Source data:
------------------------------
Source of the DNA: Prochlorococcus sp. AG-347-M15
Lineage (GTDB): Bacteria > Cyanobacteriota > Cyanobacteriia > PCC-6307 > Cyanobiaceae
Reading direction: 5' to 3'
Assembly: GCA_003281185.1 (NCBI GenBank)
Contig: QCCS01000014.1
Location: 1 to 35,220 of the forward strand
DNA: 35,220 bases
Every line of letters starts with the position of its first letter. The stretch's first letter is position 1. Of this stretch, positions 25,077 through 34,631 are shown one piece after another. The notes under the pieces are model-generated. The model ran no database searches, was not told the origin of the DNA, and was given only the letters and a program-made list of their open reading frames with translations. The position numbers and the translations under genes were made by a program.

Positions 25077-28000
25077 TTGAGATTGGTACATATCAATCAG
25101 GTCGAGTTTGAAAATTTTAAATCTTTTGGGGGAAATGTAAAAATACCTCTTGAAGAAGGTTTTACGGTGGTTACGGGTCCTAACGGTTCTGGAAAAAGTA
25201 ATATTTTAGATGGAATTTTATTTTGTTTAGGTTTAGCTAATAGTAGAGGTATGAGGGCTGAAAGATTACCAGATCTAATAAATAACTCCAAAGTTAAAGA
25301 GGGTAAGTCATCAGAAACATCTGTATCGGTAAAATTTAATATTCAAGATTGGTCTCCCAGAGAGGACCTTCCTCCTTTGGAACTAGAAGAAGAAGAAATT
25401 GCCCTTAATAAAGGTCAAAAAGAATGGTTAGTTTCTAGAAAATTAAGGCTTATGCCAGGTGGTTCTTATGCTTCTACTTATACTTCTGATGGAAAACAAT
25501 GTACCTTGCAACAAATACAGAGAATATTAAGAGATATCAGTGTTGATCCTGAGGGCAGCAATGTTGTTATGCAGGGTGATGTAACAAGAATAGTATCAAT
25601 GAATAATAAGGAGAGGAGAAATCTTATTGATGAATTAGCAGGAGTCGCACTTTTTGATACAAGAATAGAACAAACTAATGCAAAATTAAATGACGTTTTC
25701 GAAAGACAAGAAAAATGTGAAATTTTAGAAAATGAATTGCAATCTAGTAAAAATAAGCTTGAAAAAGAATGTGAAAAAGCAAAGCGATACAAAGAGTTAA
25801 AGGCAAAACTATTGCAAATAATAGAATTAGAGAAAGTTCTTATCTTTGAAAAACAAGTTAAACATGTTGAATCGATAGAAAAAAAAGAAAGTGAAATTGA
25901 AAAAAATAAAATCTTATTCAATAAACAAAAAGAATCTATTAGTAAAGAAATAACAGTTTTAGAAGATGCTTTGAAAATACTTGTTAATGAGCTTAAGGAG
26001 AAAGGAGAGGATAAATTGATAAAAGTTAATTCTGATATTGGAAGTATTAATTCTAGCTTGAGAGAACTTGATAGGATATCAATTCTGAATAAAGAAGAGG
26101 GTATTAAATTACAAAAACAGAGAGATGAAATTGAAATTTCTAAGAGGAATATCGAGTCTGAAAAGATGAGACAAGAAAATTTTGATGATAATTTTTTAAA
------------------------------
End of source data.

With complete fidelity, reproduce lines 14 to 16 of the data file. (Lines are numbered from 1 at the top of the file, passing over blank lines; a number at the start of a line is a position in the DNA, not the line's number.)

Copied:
25401 GCCCTTAATAAAGGTCAAAAAGAATGGTTAGTTTCTAGAAAATTAAGGCTTATGCCAGGTGGTTCTTATGCTTCTACTTATACTTCTGATGGAAAACAAT
25501 GTACCTTGCAACAAATACAGAGAATATTAAGAGATATCAGTGTTGATCCTGAGGGCAGCAATGTTGTTATGCAGGGTGATGTAACAAGAATAGTATCAAT
25601 GAATAATAAGGAGAGGAGAAATCTTATTGATGAATTAGCAGGAGTCGCACTTTTTGATACAAGAATAGAACAAACTAATGCAAAATTAAATGACGTTTTC